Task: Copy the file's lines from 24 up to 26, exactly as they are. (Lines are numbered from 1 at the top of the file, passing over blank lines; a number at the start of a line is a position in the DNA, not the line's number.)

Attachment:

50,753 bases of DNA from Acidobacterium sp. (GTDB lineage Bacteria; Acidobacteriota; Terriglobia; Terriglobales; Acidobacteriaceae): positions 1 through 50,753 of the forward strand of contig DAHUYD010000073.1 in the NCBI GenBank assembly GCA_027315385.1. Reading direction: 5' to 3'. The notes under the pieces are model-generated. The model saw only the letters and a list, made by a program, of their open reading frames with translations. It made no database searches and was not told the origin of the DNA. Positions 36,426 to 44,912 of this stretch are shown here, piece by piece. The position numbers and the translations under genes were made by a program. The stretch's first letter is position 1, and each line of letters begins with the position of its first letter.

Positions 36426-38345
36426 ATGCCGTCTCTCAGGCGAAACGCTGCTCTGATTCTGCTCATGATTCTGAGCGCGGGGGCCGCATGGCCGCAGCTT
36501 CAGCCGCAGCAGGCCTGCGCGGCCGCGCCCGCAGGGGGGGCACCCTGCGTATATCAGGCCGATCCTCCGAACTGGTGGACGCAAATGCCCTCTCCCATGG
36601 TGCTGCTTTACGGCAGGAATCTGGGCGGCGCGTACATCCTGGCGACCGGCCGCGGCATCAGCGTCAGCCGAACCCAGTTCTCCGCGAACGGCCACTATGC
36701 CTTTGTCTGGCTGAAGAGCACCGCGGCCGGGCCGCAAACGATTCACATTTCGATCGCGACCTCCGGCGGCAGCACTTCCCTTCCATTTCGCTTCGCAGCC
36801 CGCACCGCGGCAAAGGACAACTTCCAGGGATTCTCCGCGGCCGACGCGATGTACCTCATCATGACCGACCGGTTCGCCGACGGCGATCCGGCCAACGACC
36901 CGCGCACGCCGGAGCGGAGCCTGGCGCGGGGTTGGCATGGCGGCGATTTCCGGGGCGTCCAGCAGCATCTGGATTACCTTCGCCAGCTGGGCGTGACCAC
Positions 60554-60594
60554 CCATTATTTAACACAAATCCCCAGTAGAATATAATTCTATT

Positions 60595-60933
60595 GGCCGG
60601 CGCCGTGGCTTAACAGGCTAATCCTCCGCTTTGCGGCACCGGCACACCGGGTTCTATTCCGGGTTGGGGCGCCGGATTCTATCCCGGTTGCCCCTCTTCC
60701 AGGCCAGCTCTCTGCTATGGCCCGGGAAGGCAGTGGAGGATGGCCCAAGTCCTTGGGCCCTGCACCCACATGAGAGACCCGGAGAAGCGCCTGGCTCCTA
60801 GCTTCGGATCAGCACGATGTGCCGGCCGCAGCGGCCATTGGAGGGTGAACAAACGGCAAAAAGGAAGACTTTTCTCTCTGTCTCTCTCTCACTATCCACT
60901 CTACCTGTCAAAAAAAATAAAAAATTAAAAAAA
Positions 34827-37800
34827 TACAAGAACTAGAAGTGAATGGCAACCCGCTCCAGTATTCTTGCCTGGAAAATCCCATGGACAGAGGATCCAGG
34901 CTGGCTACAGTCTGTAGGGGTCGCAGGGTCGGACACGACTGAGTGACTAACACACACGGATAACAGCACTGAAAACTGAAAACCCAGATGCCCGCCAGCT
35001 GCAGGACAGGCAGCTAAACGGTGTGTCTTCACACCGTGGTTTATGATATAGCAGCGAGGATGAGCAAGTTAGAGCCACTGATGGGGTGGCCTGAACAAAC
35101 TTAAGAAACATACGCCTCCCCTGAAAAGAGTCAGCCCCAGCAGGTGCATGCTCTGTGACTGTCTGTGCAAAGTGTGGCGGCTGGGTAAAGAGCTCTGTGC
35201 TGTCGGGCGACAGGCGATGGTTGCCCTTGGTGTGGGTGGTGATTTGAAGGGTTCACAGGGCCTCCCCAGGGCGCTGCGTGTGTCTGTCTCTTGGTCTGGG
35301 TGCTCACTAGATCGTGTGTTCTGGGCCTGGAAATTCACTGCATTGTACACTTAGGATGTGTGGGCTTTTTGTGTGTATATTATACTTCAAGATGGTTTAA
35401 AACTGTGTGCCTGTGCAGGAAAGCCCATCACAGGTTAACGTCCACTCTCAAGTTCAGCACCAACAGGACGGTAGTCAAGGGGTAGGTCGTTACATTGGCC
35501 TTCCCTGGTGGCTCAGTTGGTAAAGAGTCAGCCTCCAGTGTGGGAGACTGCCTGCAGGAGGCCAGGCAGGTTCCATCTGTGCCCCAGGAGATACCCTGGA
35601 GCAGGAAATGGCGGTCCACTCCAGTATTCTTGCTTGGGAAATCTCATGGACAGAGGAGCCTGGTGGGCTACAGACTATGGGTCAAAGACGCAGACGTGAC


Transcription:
35401 AACTGTGTGCCTGTGCAGGAAAGCCCATCACAGGTTAACGTCCACTCTCAAGTTCAGCACCAACAGGACGGTAGTCAAGGGGTAGGTCGTTACATTGGCC
35501 TTCCCTGGTGGCTCAGTTGGTAAAGAGTCAGCCTCCAGTGTGGGAGACTGCCTGCAGGAGGCCAGGCAGGTTCCATCTGTGCCCCAGGAGATACCCTGGA
35601 GCAGGAAATGGCGGTCCACTCCAGTATTCTTGCTTGGGAAATCTCATGGACAGAGGAGCCTGGTGGGCTACAGACTATGGGTCAAAGACGCAGACGTGAC